In the context of CEM12 / MI-6 - the main clean energy summit in the world, which this year is organized by Chile, and which brings together the main economies of the world to discuss the acceleration of energy transformation- the American philanthropist, Bill Gates declared that "going from 51,000 million tons of greenhouse gas emissions to zero, while still satisfying the energy needs of all, is one of the most difficult challenges that humanity has faced".
23 countries, collectively responsible for more than 90% of global public investment in clean energy innovation, will launch the second phase of Mission Innovation (MI 2.0) at the Global Innovating to Net Zero Summit in Chile. The MI secretariat projects that they will collectively invest at least $250 billion by 2030.
Mi's new missions - Green Powered Future, Clean Hydrogen, and Zero-Emission Shipping - are truly significant and will make the cost of clean hydrogen competitive, demonstrate 100% variable renewable energy systems, and have 5% deep-water shipping running on zero-emission fuels by 2030.
The Microsoft founder added that "together, we have demonstrated the close connection between the private and public sectors and the work they must do to create the new technology that the world will need to avert a climate disaster and ensure that they are affordable and accessible to all."
Since 2015, Mission Innovation has helped governments, businesses, investors, and scientists come together to understand how to invest early to invent new climate solutions and define strategies for deploying them at scale.
"Now it's time to take that work to the next level; as countries develop economic recovery plans and emission reduction plans, we have a unique opportunity to realize the promise we created together when we formed Mission Innovation. We must continue the global drive to allocate more government resources to early innovation while connecting those innovations with early investors willing to take the risk of turning those ideas into enterprises," he added.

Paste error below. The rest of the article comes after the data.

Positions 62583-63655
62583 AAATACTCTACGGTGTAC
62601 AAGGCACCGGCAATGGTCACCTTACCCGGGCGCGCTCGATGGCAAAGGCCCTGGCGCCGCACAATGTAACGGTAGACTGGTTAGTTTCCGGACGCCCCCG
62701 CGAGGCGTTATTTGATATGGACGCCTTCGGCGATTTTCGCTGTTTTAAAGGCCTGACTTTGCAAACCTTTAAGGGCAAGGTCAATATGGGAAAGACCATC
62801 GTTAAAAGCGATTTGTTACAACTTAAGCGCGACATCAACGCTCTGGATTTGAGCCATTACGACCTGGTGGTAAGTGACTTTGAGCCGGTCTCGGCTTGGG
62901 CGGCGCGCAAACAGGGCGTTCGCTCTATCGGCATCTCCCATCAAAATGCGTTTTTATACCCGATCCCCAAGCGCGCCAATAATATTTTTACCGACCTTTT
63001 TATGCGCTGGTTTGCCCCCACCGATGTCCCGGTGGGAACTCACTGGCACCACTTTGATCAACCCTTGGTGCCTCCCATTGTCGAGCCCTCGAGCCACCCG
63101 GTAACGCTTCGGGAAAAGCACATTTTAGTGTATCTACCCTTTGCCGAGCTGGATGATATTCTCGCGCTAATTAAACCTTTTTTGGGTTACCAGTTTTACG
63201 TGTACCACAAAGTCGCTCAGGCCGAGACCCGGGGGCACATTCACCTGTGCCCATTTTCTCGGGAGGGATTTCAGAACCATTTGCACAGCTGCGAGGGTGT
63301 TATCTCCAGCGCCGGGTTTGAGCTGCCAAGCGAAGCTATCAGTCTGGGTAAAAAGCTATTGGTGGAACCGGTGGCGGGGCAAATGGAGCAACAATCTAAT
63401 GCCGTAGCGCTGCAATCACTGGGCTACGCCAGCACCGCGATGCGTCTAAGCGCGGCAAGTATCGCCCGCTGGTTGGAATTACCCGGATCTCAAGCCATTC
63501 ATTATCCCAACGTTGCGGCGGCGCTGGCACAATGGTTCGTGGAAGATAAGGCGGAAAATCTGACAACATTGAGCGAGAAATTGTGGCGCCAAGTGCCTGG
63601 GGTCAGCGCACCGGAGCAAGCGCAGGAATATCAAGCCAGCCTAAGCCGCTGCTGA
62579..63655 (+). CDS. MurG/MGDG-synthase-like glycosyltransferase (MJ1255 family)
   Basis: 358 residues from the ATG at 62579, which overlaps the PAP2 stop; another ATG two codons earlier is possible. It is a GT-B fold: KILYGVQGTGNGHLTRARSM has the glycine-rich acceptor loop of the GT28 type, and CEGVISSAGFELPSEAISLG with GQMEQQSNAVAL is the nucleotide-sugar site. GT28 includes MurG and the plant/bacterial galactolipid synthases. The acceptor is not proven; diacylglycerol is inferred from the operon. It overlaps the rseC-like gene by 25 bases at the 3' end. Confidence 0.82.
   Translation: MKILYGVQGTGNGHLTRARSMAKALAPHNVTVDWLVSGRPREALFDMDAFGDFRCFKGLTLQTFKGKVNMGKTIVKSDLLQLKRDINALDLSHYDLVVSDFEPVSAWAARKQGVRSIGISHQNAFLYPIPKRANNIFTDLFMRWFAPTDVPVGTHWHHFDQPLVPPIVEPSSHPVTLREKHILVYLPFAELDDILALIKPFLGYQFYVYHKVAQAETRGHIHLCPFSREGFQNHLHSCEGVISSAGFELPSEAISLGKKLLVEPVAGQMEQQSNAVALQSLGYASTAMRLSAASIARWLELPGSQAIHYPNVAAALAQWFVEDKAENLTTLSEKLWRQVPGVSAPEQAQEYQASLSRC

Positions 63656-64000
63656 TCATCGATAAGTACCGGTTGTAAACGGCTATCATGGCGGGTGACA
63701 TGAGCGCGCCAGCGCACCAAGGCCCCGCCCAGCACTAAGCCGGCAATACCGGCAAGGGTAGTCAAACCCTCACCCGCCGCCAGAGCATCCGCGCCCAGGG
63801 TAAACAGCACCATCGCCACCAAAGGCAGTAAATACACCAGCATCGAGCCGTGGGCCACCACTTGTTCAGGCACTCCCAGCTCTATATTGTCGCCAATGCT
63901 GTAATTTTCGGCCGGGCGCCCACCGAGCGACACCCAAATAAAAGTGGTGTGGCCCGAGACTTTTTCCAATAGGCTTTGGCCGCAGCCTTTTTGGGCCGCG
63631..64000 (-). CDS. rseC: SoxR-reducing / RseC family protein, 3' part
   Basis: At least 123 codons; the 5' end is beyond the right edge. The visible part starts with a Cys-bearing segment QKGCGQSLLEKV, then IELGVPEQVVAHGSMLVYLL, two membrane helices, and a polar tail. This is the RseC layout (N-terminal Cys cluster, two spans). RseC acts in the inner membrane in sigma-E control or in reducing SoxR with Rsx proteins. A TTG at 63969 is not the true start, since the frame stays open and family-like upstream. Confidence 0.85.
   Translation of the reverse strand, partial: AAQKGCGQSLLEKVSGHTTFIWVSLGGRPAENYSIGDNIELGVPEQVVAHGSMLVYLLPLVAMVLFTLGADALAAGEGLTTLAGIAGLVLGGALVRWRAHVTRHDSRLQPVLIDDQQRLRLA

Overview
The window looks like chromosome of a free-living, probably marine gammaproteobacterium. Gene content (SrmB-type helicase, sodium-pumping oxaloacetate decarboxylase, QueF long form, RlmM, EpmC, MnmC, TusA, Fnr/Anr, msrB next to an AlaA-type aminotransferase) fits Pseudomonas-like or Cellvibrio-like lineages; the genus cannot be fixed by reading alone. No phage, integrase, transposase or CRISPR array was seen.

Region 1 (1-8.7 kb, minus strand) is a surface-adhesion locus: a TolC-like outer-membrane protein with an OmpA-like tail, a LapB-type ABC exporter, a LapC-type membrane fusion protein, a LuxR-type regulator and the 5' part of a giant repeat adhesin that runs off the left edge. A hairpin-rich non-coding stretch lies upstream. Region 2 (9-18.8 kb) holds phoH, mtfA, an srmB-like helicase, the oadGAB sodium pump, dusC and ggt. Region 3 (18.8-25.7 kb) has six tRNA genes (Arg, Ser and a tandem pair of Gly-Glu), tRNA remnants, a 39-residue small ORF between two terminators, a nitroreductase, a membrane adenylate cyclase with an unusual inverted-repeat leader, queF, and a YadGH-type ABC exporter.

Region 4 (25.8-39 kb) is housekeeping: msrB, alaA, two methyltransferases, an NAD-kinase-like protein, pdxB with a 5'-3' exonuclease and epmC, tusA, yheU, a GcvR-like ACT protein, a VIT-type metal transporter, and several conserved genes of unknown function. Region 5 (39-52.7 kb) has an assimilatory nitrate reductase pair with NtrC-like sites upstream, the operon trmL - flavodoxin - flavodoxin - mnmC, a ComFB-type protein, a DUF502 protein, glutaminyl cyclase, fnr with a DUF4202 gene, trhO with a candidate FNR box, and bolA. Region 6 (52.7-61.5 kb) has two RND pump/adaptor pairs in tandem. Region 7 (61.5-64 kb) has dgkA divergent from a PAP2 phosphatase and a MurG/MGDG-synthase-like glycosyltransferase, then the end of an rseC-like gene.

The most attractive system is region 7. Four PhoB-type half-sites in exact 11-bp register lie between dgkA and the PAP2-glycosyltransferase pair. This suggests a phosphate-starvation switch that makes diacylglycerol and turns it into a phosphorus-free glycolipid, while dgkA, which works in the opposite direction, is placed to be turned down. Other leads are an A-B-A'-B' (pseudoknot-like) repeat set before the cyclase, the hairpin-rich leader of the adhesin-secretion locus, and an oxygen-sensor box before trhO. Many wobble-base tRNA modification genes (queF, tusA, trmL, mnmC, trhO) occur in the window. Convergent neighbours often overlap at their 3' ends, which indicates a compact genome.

The critical aspect of MI 2.0 is the commitment of governments to drive the technologies needed to achieve Net Zero by advancing costs, scale, and performance this decade. This will make Net Zero affordable and attractive to everyone.
"But we also need to take the next step to engage more stakeholders to create the market infrastructure for those technologies to reach countries around the world as soon as possible," Bill Gates said.
That is what Mission Innovation 2.0 is all about; it will play a key role in figuring out how to invent the technology that the world needs to eliminate the most elusive emissions, it will help connect the public and private sectors to start commercializing those technologies, and it will do so in a way that ensures that every country on the planet has a choice of the green alternative to fossil fuels.
This progress will come hand in hand with new ways of thinking about public-private partnerships, and Mission Innovation 2.0 is already delivering on that promise.
Chile is one of the 23 countries that make this commitment. In this context, the bi-minister of Energy and Mining Juan Carlos Jobet pointed out that "our mission is clear: to make clean energy solutions affordable and available to everyone, this decade. There is no time to lose, and the next ten years will be fundamental to the future of our planet: innovation and collaboration must be at the heart of everything we do. Mission Innovation 2.0 is a crucial platform to bring together governments, private sectors, and innovators and accelerate the development of technologies to achieve net-zero emissions."
Gates added of the foundation he founded, "Breakthrough Energy is pleased to announce that it will work closely with the European Commission on the creation of The Catalyst Program, an innovative and unique financing vehicle designed to rapidly commercialize climate-smart technologies, and we look forward to working with all Mission Innovation countries on these exciting new initiatives."
"I'm optimistic. I believe that we will avoid a climate disaster. One of the reasons I believe this is because there are partners like Mission Innovation and its members who know what's at stake, and are answering the call," he concluded.
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